CatalogIt Firearms Inventory Software for Museums and Collectors

Check out CatalogIt for firearms here:
https://www.catalogit.app/classifications/firearms

When I went looking for a piece of good modern software to use for maintaining a collection inventory, I came up almost completely empty. Talking to Ashley Hlebinsky, formerly of the Cody Firearms Museum, it was rather surprising to learn just what a dearth of good inventory software exists even for large institutions. However, I did find a really good piece of software called CatalogIt – they just didn’t support firearms specifically.

I reached out to see if they would consider adding firearms support, and the result was several months of collaboration between myself, Ashley, and CatalogIt to create a firearms classification system for their software. It’s now complete and available, and I think it is an outstanding tool for firearms collections from the amateur hobbyist to the largest museum organization. It offers a huge selection of information that can be stored, excellent organization, and access from both desktop and mobile systems. Best of all, accounts with up to 50 items are free, so it’s easy to try out.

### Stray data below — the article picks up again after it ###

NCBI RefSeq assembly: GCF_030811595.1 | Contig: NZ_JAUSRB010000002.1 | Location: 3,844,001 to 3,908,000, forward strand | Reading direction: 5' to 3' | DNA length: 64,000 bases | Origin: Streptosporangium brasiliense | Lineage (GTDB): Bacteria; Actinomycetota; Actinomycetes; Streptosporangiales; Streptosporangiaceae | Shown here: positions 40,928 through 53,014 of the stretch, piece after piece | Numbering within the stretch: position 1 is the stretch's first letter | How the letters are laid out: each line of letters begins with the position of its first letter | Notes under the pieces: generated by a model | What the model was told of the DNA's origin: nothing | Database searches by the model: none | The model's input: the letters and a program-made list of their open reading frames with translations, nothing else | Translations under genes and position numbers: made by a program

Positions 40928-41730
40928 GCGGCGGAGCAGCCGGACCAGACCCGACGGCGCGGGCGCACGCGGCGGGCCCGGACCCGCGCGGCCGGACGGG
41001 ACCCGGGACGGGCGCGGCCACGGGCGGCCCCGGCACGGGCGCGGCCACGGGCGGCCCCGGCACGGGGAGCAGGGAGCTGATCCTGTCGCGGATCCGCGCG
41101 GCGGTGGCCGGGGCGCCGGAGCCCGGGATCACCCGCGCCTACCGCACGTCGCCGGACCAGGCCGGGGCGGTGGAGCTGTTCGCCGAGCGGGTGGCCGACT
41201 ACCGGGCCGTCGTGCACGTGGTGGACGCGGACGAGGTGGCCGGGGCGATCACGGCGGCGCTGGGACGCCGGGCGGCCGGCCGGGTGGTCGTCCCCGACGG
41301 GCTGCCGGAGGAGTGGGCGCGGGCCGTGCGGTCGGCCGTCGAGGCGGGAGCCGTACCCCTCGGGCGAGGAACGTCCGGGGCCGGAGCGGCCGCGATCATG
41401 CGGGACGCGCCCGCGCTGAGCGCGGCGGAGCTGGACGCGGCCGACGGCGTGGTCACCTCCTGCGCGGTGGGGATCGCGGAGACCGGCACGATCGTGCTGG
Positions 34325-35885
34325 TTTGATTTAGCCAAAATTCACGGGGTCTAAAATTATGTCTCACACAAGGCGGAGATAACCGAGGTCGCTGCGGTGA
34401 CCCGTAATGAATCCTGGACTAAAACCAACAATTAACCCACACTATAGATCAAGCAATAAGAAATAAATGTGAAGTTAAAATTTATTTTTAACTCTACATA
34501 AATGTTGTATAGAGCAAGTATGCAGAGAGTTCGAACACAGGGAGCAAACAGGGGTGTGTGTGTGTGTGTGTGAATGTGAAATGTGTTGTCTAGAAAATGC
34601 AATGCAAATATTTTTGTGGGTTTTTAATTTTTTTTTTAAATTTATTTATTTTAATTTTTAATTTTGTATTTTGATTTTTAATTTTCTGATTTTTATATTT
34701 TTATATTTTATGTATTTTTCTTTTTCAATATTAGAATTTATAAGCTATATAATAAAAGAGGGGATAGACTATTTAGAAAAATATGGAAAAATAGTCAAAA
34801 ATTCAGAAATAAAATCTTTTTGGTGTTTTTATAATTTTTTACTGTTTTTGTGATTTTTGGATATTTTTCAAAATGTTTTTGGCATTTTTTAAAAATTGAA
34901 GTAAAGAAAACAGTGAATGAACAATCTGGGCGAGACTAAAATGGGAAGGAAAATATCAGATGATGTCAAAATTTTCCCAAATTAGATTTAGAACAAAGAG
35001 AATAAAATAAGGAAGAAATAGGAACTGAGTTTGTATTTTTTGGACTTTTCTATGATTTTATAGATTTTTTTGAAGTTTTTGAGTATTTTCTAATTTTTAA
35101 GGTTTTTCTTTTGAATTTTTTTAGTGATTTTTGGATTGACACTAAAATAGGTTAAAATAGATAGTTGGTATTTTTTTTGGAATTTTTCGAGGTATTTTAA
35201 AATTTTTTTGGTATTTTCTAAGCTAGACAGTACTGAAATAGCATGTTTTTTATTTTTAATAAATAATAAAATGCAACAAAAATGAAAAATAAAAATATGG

Whether you are going to use the system for insurance itemization, financial record keeping, mobile access to your collection, or some other reason, try out CatalogIt!

Note: CatalogIt gave me a free subscription for my help building the firearms category, but I get no kickback or other remuneration from them.

12 Comments

  1. Interesting.

    – How about things that are in multiple categories?

    – For Curio and Relic: does the software auto-update based on date of manufacture as items “age in” and become C&Rs?

    – What ability is there to export the data into machine-readable forms, e.g. if you wanted to create a spreadsheet of only pocket pistols, or if you wanted to migrate out of their subscription service into your own database entire;y.

    – Can you talk a bit about the privacy/security concerns regarding keeping these records in a data system not owned and controlled by the collector? I know some folks will be particularly interested in this aspect of record keeping with concerns about how easily or not other people, governments, and organizations might be able to gain unauthorized access.

  2. Why would I upload a list of my collection to someone else’s computers???
    There is nothing stopping the US government from acquiring this data.
    And it’s a one stop shop for hackers to grab everything on everyone.
    It’s also subject subpoenas by the IRS and divorce courts…